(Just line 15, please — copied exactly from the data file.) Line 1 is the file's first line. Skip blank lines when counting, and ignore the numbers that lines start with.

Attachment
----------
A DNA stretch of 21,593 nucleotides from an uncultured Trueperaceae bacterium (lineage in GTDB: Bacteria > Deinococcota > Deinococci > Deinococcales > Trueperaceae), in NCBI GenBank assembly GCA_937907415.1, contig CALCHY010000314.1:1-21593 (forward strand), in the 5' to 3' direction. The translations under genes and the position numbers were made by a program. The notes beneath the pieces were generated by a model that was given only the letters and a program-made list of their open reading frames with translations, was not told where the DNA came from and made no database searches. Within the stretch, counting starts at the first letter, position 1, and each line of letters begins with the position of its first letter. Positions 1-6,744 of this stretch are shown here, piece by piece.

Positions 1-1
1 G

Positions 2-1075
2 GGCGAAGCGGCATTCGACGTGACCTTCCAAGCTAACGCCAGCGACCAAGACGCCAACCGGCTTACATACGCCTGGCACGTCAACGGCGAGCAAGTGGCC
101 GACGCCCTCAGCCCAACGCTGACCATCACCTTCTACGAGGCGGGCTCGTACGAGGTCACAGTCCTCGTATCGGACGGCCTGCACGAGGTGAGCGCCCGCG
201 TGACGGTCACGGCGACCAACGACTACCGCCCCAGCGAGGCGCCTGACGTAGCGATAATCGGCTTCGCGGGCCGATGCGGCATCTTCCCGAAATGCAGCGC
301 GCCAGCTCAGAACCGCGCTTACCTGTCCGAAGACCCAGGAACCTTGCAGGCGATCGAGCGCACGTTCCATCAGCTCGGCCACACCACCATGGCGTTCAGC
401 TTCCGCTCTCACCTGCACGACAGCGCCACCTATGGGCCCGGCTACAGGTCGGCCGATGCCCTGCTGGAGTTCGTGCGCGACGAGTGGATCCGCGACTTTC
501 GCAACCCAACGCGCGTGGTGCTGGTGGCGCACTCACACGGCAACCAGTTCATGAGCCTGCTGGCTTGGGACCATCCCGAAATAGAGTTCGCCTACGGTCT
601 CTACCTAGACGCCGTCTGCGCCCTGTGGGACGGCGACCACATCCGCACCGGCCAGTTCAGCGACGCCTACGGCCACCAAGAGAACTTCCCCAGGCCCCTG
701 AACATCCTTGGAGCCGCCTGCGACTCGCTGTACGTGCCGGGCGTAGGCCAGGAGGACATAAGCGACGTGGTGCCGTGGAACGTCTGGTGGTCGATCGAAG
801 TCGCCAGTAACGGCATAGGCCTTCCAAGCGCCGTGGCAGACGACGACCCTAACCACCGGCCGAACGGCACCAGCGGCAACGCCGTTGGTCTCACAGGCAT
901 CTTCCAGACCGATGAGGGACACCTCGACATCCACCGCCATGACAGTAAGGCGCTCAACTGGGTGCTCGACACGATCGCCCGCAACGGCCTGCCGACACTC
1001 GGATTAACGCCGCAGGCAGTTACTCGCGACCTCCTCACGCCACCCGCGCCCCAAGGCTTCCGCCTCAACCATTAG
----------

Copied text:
1001 GGATTAACGCCGCAGGCAGTTACTCGCGACCTCCTCACGCCACCCGCGCCCCAAGGCTTCCGCCTCAACCATTAG